Interactive Investor

Must read: Barratt, Thames Water, UK GDP, house prices and car production

30th June 2023 09:01

by Victoria Scholar from interactive investor

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Our head of investment rounds up the morning's big news.

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    On the final trading session of the month and H1, European equities are in the green. The FTSE 100 is roughly flat so far this year, sharply underperforming the DAX and the CAC which are both up over 10% while the major averages stateside are up even more.

    The tech-heavy Nasdaq 100 has been a star performer this year, rebounding around 30% after last year’s slide. Federal Reserve Chair Jay Powell however signalled Thursday there are likely to more rate rises to come following June’s temporary pause in the tightening cycle. 

    UK final Q1 GDP came in at 0.1%, unchanged from the previous quarter, as expected. Meanwhile, UK car production jumped by 27% in May, the fourth consecutive monthly increase thanks to demand for hybrid and electric vehicles.


    UK Nationwide June house prices rose by 0.1% month-on-month, up from -0.1% in May and ahead of expectations for -0.3%. House prices fell by 3.5% year-on-year, also better than forecasts for -4% but the fastest drop since 2009. The average house price hit £262,239, rising from £260,736 last month, with all regions except Northern Ireland experiencing annual price falls in the second quarter. 

    The housing market is suffering on the back of the Bank of England’s aggressive rate hiking path which has sharply pushed up mortgage costs. Two-year and five-year fixed rate mortgages in the UK are at their highest level for seven months.

    Coupled with the pressures from inflation which are squeezing household budgets and landing real wage growth in negative territory, consumers are feeling the pinch, prompting many to turn to the rental market instead of trying to get onto the property ladder. However, stemming an even steeper slide is the robust labour market and a chronic shortage of housing supply in the UK.


    Barratt Developments (LSE:BDEV) has agreed to sell 604 homes to Citra Living Properties, owned by Lloyds Bank for around £168.4 million. Citra Living, which was established in 2021 aims to provide homes for Britain’s rental market with both short- and long-term tenancies across a range of locations. 

    Rental costs have been going through the roof lately amid increased demand as higher mortgage costs deter many from trying to buy a property. Reports suggest that people are spending more of their wages on rent than at any other time in the last decade. Citra is trying to increase supply to the rental market to respond to this surge in demand. 

    For Barratt, this means a modest cash windfall at a time when its share price has been struggling. Barratt Developments is down by more than 10% over the last month, weighed down by stronger-than-expected UK inflation and wage data and another 50 basis-point rate hike from the Bank of England this month.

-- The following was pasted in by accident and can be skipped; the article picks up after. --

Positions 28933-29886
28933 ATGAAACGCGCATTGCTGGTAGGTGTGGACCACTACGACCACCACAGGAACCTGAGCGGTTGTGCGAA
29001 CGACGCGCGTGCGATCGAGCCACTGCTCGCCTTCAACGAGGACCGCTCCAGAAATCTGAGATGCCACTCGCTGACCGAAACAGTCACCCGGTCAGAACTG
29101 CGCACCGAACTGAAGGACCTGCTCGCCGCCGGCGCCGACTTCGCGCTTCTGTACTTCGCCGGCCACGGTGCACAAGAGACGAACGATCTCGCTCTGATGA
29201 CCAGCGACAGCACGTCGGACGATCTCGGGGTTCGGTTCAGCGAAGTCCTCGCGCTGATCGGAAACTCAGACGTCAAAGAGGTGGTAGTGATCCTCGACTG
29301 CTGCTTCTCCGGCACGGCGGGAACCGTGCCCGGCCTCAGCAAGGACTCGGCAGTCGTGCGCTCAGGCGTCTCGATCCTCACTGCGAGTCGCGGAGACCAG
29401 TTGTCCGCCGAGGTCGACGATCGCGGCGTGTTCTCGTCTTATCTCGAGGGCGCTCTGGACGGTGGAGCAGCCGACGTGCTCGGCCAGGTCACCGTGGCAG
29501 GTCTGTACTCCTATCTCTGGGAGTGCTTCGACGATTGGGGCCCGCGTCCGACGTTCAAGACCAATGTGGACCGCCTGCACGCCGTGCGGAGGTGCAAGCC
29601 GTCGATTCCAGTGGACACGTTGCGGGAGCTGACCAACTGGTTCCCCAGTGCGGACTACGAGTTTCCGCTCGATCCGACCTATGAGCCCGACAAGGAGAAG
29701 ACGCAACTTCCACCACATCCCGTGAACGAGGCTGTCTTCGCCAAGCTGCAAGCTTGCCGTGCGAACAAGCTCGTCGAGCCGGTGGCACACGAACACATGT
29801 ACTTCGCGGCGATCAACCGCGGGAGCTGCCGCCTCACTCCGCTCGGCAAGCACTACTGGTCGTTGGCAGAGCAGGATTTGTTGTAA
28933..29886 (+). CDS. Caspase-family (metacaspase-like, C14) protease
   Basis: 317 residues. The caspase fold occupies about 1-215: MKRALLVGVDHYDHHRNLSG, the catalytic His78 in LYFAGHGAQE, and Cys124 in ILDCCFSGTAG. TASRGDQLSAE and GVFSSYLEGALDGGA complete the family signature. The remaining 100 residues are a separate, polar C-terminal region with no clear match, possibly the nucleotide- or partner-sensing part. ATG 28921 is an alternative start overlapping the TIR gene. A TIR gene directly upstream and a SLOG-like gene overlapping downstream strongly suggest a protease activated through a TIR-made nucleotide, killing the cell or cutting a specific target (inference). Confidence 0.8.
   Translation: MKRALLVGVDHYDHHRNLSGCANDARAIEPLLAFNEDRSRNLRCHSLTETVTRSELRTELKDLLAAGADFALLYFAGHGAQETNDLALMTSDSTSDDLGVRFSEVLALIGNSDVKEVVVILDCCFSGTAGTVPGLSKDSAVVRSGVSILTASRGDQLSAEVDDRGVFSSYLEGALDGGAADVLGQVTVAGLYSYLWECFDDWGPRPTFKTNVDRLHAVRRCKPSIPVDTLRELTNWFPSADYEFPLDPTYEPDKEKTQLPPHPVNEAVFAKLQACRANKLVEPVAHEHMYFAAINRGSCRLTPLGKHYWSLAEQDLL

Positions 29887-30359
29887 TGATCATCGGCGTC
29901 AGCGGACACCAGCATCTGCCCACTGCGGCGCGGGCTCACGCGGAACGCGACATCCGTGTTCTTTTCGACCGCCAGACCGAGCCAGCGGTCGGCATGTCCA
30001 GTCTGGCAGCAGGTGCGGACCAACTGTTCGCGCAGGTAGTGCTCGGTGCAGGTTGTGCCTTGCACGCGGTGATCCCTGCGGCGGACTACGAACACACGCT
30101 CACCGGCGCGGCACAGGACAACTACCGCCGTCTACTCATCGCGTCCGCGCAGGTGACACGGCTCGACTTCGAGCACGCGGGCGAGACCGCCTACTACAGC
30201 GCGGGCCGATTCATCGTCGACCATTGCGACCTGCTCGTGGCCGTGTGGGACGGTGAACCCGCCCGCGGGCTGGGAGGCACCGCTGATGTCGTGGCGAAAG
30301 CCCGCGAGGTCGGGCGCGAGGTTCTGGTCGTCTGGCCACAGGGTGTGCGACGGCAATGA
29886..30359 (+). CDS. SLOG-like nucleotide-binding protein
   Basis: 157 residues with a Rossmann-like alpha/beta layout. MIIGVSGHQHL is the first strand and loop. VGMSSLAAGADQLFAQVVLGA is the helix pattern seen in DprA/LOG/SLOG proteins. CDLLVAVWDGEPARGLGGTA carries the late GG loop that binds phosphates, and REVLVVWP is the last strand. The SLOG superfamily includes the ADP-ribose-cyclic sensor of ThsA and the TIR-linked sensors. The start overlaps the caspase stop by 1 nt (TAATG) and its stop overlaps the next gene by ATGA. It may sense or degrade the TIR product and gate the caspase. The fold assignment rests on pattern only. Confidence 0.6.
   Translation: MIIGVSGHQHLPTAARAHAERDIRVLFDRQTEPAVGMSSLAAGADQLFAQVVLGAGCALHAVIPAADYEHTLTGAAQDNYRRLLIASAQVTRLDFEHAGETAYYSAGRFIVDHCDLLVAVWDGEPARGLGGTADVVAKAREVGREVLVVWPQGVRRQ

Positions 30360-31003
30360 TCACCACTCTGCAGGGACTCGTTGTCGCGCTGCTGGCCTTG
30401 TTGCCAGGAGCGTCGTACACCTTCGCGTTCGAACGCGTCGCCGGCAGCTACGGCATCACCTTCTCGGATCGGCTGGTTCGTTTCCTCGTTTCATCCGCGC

Adrian Montague has been appointed chairman of Thames Water and will join the board on 10 July. He has previously been chairman of British Energy, Anglican Water and Aviva. Earlier this week CEO Sarah Bentley stepped down as CEO after two years in the top job amid pressure on the business. 

    Thames Water has been struggling with multiple issues lately including sewage spills, flooding, C-suite uncertainty, shareholder dividend issues and a £14 billion debt pile. Plus, it has been dealing with the fallout from inflation with a sharp increase in debt servicing costs as well as expensive energy and chemicals bills. 

    It is in the middle of its second year of its eight-year turnaround plan. However contingency plans are being drawn up in case of a collapse.

    These articles are provided for information purposes only.  Occasionally, an opinion about whether to buy or sell a specific investment may be provided by third parties.  The content is not intended to be a personal recommendation to buy or sell any financial instrument or product, or to adopt any investment strategy as it is not provided based on an assessment of your investing knowledge and experience, your financial situation or your investment objectives. The value of your investments, and the income derived from them, may go down as well as up. You may not get back all the money that you invest. The investments referred to in this article may not be suitable for all investors, and if in doubt, an investor should seek advice from a qualified investment adviser.

    Full performance can be found on the company or index summary page on the interactive investor website. Simply click on the company's or index name highlighted in the article.

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